In a September 21 Blogland post, FCC Chairman Julius Genachowski lays out the reasons and rationale for his proposing two new ‘Net Neutrality’ principles. The first states that broadband providers cannot discriminate against particular Internet content or applications. The second states that they must be transparent about their network management practices. Genachowski also outlined these new initiatives in a recent speech sponsored by the Brookings Institution.
The new principles join the FCC’s existing four net neutrality guidelines. These guidelines are evolving into actual policy, as the FCC intends to open a rulemaking process for net neutrality. As a part of the FCC’s new move to web 2.0 transparency, they’ve launched a new website focused on the net neutrality debate, OpenInternet.gov.
Casting the federal telecommunications regulator in the role of ‘smart cop,’ Genachowski sees the new rules as steps along the path to ‘future-proofing’ the Internet while at same time preserving its original spirit of openness and innovation.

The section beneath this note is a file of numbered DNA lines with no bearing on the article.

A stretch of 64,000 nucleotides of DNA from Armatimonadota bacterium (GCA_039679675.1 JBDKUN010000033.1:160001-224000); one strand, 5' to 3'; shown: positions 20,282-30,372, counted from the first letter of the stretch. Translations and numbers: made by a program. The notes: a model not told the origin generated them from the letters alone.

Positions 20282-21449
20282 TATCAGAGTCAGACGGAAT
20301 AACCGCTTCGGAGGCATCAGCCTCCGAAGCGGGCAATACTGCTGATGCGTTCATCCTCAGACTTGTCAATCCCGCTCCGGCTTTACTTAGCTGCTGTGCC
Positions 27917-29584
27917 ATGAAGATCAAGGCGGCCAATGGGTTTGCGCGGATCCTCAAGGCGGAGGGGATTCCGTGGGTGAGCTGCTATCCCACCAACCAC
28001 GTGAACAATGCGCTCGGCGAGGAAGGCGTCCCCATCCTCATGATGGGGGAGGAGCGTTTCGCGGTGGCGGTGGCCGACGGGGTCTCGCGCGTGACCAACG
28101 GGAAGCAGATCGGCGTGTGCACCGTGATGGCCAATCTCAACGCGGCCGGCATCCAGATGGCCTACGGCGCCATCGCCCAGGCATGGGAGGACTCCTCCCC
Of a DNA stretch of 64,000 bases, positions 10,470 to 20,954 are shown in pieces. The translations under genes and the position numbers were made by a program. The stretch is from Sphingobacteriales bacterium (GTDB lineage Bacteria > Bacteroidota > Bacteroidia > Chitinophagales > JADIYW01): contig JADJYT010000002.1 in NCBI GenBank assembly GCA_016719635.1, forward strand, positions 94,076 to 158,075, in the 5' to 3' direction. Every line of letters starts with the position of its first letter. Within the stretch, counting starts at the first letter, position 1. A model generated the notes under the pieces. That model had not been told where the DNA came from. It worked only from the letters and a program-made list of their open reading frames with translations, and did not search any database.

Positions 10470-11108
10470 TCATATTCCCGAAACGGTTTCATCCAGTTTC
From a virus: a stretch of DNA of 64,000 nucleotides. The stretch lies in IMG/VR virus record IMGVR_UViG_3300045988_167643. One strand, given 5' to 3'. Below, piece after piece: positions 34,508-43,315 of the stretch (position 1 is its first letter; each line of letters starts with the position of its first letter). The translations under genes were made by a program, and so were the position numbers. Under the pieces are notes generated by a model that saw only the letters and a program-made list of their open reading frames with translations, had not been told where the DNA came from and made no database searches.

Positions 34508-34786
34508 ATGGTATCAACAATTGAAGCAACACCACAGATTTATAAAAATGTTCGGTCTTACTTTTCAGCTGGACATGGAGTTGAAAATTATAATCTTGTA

“We’ve already seen some clear examples of deviations from the Internet’s historic openness. We have witnessed certain broadband providers unilaterally block access to VoIP applications and implement technical measures that degrade the performance of peer-to-peer software distributing lawful content. We have even seen one service provider deny users access to political content.
“The rise of serious challenges to the traditional operation of the Internet puts us at a crossroads. We could see technology used to shut doors to entrepreneurs instead of opening them. The spirit of innovation stifled. A full and free flow of information compromised,” the FCC chairman wrote in his Sept. 21 post.